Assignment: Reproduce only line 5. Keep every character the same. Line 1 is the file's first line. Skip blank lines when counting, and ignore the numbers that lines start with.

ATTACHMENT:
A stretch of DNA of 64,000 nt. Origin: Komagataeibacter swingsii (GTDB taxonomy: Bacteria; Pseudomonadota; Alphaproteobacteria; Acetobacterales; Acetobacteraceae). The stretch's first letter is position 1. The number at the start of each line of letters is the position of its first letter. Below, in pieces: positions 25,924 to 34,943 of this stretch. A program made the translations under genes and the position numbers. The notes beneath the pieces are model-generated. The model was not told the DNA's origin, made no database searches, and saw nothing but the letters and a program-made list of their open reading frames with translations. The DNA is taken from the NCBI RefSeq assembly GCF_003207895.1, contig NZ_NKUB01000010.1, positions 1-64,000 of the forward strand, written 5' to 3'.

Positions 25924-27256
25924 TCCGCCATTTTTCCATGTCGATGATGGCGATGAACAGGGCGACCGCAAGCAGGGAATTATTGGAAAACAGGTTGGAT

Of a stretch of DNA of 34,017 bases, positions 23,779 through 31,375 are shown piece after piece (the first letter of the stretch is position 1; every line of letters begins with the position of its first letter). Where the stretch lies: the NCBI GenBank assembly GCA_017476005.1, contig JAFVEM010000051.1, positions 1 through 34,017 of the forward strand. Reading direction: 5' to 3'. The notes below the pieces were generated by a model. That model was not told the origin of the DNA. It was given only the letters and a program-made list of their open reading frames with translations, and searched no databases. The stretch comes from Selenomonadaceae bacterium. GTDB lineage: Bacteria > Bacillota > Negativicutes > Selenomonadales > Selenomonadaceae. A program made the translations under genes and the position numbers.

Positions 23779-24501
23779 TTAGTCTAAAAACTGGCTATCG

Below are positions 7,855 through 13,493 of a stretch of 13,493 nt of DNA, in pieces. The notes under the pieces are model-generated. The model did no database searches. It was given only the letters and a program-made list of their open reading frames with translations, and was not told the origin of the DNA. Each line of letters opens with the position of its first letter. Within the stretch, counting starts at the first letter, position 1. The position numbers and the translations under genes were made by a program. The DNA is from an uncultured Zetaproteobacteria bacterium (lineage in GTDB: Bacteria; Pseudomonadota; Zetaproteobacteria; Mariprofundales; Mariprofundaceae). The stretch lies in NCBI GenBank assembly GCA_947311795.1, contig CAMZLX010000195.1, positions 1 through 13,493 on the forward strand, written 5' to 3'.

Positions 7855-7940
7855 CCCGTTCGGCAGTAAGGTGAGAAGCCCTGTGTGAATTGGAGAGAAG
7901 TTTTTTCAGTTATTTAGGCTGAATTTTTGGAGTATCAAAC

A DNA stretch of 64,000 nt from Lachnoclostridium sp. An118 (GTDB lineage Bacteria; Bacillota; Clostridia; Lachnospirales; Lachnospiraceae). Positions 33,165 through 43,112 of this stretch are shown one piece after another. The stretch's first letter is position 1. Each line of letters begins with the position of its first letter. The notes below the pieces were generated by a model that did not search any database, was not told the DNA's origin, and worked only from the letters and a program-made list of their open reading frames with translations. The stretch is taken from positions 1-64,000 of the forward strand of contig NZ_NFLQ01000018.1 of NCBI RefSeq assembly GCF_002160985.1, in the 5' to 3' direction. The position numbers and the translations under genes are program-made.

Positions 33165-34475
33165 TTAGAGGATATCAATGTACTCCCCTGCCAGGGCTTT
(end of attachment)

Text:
Positions 23779-24501